Staring incessantly at the background, I rotated the kaleidoscope
ever so cautiously, so cautiously. I was amazed by how the rosette
gradually changed. Sometimes one small piece would move almost
imperceptibly, yet have the most violent consequences.
The patterns were both dazzling and disquieting, and soon I longed
to exact the secret of the device. I opened the one end, counted the
glass bits and pried the three small mirrors from the inside of the
cardboard casing. Then I remounted the mirrors, but I only put three
or four glass bits back in. The interplay now yielded far more modest results;
the patterns no longer held any surprises. But now it was easy to follow and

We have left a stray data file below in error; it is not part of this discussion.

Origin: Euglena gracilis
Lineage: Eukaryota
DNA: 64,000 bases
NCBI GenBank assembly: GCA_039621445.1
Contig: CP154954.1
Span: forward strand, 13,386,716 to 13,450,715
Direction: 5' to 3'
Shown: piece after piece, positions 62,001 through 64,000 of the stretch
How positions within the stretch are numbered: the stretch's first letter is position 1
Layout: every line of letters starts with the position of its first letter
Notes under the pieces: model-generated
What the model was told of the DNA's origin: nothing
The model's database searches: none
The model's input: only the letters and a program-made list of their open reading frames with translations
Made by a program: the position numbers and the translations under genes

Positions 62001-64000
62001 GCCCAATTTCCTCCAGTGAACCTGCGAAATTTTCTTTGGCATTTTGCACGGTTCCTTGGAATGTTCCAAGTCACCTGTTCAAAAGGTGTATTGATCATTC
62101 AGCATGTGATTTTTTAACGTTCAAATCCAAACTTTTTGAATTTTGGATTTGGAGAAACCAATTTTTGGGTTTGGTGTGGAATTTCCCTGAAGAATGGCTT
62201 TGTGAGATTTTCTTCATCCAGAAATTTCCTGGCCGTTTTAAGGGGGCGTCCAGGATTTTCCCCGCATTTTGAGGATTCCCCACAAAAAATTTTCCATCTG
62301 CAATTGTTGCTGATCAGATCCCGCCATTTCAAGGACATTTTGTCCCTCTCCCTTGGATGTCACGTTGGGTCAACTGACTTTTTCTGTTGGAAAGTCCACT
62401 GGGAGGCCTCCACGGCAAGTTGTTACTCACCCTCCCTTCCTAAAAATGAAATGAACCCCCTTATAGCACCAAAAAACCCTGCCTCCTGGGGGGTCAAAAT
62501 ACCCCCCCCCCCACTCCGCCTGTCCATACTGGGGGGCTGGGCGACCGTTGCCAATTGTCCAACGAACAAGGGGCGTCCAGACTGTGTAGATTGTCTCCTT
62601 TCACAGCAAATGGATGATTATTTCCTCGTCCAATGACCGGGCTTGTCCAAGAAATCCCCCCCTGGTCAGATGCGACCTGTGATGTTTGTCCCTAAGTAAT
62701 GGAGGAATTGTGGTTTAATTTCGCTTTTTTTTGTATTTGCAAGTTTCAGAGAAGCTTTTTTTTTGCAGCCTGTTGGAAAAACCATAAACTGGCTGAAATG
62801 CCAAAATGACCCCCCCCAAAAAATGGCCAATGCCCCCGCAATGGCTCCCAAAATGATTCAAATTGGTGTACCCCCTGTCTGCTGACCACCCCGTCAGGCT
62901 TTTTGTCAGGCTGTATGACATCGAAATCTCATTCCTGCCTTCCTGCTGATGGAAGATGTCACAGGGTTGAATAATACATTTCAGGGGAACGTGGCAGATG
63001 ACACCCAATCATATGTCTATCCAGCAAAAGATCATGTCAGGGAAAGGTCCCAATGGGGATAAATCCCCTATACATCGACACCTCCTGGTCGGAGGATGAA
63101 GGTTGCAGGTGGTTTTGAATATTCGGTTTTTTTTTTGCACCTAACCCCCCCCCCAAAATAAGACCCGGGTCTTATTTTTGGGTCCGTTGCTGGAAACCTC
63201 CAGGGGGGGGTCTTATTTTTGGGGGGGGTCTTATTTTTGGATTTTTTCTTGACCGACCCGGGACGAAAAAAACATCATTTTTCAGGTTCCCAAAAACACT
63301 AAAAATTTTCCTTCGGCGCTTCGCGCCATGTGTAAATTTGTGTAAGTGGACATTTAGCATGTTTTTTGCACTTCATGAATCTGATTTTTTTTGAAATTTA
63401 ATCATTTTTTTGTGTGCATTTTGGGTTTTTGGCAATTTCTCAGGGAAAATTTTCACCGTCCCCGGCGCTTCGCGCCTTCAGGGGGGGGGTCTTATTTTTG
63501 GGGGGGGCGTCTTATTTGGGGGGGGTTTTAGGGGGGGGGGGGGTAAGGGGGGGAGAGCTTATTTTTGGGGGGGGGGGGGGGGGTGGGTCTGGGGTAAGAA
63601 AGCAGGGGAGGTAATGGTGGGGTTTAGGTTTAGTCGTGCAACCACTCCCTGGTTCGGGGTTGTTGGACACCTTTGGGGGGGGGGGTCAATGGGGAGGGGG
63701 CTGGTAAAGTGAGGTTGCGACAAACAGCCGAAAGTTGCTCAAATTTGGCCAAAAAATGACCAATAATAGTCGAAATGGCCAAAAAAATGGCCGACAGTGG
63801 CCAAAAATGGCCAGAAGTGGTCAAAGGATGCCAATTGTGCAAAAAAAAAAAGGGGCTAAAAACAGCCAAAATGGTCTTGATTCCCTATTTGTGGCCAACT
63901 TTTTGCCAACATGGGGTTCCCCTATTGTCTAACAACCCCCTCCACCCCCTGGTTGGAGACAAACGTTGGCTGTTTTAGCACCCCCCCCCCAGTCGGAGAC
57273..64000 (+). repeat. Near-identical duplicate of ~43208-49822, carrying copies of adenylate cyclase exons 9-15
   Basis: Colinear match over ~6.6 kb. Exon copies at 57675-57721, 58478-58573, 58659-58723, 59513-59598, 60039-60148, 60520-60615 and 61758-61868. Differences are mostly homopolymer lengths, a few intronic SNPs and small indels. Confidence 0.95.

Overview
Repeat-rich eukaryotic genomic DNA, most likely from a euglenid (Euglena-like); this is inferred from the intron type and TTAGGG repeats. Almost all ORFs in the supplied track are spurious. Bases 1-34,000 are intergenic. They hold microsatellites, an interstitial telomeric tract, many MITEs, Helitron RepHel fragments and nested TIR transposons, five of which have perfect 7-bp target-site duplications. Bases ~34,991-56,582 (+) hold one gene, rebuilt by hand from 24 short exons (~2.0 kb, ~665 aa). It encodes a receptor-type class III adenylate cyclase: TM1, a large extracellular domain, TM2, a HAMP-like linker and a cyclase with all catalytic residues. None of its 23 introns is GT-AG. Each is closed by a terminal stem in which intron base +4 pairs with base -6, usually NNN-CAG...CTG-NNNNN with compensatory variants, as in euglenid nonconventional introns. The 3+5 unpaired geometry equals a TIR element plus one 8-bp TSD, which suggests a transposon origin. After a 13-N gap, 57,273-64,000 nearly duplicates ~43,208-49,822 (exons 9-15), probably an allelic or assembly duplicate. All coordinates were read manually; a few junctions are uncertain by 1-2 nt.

understand the patterns! And now it was easy to understand why
the kaleidoscope gave so much joy and pleasure!
André Gide: Si le grain ne meurt, 1926.
Kaleidoscope, invented in England in 1817, an optical instrument in
thanks to an arrangement of reflecting surfaces, one sees loose bits of colored
glass, bits of feathers, etc., form the most strange and wonderful geometrical
patterns. Used in actual practice to compose patterns. The images change
infinitely by rotating the tube so the bits form new constellations in relation
to the mirrors. Kaleidoscope images can be movingly beautiful and their initial
effect can be astonishing and surprising - but in the long run they are tiring,
monotonous despite all their variety.
Dreyer's Young People's Encyclopedia,